01whole.pdf (1.41 MB)
Download file

Teleology and the intentional actions of supernatural agents

Download (1.41 MB)
thesis
posted on 29.03.2022, 03:16 authored by Andrew J. Roberts
Adults have an enduring tendency to endorse teleological explanations of the natural world, where objects are explained with reference to some purpose or function. Research currently suggests that teleological and non-teleological beliefs about nature can, and do, co-exist, and that endorsement of teleological explanations of nature is positively related to a belief in the existence of supernatural agents. However, questions remain regarding exactly what aspect of belief in supernatural agents underlies the positive relationship, and how this can be reconciled with findings of an enduring teleological bias. Given that teleology is thought to develop from an understanding of intentionality, it was hypothesised that after controlling for other aspects of belief in supernatural agents, belief in the intentionality of supernatural agents should positively predict explicit teleological endorsement of the natural world, and that for non-religious individuals there should be a divergence of implicit and explicit teleological beliefs. In this study, participants were asked to judge as true or false a series of teleological explanations of biological organisms and natural non-living objects under either speeded or un-speeded conditions. After controlling for belief in the existence of supernatural agents, the belief that supernatural agents intentionally interact with the world positively predicted explicit teleological endorsement of natural non-living objects. For non-religious individuals, rates of implicit endorsement were significantly higher than explicit endorsement, whereas for highly religious individuals there was no significant difference between the two. These results are interpreted as being consistent with an intention-based theory of teleological reasoning, and help to reconcile the finding of a positive relationship between teleological endorsement and belief in supernatural agents with those of an enduring teleological bias. Theoretical implications of these findings are discussed, and several avenues for future research are identified from questions raised as a result of the current study.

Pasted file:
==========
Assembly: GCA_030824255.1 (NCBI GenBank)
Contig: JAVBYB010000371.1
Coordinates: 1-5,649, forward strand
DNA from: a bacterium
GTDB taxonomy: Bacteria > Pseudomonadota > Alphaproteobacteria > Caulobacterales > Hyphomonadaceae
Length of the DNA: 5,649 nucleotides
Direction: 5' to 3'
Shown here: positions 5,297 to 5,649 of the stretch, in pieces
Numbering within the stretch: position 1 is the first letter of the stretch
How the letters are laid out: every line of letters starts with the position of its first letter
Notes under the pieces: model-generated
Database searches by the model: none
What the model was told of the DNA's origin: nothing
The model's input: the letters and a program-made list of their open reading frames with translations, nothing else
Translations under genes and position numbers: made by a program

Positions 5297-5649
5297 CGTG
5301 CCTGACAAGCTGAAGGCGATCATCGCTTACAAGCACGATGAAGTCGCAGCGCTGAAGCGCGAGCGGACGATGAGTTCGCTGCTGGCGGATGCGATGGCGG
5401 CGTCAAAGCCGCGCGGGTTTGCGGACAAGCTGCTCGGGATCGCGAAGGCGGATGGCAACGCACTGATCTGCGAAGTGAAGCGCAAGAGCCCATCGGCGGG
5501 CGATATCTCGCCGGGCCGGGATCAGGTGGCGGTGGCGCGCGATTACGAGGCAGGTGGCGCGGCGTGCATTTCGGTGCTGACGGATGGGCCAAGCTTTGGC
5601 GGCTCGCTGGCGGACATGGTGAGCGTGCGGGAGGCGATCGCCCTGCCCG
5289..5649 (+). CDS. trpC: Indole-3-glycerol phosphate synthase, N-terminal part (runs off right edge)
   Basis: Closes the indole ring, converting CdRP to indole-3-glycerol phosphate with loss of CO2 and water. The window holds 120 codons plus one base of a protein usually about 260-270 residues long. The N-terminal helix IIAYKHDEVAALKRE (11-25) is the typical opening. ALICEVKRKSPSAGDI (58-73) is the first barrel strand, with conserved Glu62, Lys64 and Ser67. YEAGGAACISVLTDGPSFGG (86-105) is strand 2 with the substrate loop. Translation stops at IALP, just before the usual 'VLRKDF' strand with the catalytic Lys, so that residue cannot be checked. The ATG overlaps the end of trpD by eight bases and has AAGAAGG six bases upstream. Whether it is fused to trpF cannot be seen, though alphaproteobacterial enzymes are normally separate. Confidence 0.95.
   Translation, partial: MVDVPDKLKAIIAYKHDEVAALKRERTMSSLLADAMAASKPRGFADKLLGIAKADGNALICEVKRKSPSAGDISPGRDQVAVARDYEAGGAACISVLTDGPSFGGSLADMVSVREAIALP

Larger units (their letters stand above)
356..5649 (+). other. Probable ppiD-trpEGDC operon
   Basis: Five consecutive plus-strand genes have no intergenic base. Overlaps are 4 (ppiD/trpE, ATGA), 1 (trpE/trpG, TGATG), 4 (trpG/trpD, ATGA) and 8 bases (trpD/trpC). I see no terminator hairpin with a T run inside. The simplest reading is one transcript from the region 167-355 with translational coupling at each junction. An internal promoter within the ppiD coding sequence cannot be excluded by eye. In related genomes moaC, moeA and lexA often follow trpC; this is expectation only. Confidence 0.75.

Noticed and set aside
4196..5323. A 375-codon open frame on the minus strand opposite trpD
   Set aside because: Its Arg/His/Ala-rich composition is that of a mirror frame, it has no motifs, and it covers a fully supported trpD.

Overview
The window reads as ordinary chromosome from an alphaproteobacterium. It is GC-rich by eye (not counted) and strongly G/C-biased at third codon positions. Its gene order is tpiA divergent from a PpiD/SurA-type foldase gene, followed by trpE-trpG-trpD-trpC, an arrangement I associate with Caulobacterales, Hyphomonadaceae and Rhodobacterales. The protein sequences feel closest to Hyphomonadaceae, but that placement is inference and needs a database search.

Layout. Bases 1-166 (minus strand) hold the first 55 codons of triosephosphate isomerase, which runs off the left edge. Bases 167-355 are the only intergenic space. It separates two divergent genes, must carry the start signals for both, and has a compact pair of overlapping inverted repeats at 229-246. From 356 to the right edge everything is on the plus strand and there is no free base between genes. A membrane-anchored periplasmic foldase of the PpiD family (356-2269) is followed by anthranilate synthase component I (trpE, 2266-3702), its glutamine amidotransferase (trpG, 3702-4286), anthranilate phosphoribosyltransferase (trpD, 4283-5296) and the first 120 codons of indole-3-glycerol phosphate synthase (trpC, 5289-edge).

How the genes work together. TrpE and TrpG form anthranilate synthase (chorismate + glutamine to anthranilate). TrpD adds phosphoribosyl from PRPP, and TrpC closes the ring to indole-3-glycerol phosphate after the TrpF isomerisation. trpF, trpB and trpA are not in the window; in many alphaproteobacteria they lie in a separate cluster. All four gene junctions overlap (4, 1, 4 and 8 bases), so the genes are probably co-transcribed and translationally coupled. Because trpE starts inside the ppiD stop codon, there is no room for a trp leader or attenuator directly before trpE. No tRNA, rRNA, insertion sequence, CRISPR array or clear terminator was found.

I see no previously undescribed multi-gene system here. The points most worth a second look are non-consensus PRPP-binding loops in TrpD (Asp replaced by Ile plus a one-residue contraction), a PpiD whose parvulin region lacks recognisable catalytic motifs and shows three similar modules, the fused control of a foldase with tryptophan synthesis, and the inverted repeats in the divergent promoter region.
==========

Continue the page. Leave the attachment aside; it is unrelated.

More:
History

Alternative Title

Teleology and supernatural agents.

Table of Contents

Introduction -- Method -- Results -- Discussion -- References -- Appendices.

Notes

Bibliography: pages 68-77 Theoretical thesis. Running title: Teleology and supernatural agents.

Awarding Institution

Macquarie University

Degree Type

Thesis MRes

Degree

MRes, Macquarie University, Faculty of Human Sciences, Department of Psychology

Department, Centre or School

Department of Psychology

Year of Award

2018

Principal Supervisor

Colin Wastell

Rights

Copyright Andrew J. Roberts 2018. Copyright disclaimer: http://mq.edu.au/library/copyright

Language

English

Extent

1 online resource (x, 100 pages) graphs, tables

Former Identifiers

mq:70669 http://hdl.handle.net/1959.14/1266554